II. What Is EPA's Analysis of the Memphis/Shelby County Area's Second 10-Year Maintenance Plan?

On May 17, 2006, the State of Tennessee, through the Tennessee Department of Environment and Conservation (TDEC), Air Pollution Control Division, submitted a SIP revision to EPA that provided for the second 10-year maintenance plan for the Memphis/Shelby County Area as required by section 175A(b) of the CAA. This second 10-year maintenance plan for the Memphis/Shelby County Area includes a new CO emission inventory for 1990 which reflects emission controls applicable for the Memphis/Shelby County Area, and actual and projected emissions for 1990, 2002, 2007, and 2017. The SIP revision also establishes a new MVEB for CO for 2017 for the Memphis/Shelby County Area.

The emission reduction measures for CO emissions implemented in the Memphis/Shelby County Area from 1990 to 2002, and control measures that are projected to occur between 2007 and 2017 are accounted for in the 1990 emission inventory and projected emissions estimates. Tables 1 and 2 provide emissions data and projections for CO with and without the use of an inspection and maintenance (I&M) program, respectively. The on-road mobile portion of the data was calculated with MOBILE6.2. The difference between the 1990 mobile source base year emissions for this maintenance plan and the initial maintenance plan are primarily a result of a change in the mobile emissions factor model (e.g., MOBILE6.2) that was used to develop these emissions.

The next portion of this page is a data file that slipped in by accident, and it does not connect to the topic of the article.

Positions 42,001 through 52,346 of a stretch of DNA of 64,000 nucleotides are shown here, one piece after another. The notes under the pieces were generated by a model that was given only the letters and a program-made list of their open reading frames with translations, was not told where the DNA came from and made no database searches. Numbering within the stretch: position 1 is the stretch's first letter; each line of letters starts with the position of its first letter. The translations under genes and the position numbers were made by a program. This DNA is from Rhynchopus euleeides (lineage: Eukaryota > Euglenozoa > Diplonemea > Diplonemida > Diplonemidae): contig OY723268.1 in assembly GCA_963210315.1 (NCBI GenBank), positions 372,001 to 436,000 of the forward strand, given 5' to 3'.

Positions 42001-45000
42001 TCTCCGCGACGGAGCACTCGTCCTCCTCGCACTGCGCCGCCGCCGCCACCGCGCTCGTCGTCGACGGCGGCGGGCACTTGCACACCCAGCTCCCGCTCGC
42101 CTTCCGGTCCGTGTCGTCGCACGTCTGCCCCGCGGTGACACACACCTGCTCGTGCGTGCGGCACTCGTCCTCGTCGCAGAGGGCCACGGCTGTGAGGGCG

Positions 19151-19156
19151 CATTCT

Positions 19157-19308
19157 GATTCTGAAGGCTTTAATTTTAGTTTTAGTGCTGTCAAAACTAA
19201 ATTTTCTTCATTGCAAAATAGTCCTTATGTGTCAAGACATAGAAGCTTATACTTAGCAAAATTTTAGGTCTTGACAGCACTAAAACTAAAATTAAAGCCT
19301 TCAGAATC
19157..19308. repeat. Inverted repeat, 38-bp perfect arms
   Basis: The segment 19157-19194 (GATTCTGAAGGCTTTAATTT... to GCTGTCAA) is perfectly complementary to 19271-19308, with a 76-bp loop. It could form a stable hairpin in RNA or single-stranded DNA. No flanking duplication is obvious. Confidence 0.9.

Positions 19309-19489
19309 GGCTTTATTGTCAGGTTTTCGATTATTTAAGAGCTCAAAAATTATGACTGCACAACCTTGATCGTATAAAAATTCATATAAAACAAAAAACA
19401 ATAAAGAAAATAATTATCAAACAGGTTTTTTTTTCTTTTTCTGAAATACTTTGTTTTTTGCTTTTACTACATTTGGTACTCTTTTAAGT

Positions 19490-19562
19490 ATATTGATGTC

Table 1.—Memphis/Shelby Carbon Monoxide Area—Emission Inventory and Projected CO Emissions (1990-2017)—With I&M Plan

[Tons per day]

YearAreaNon-road mobileOn-road mobile with I&MPointTotal
199010.14100.83893.7622.771027.50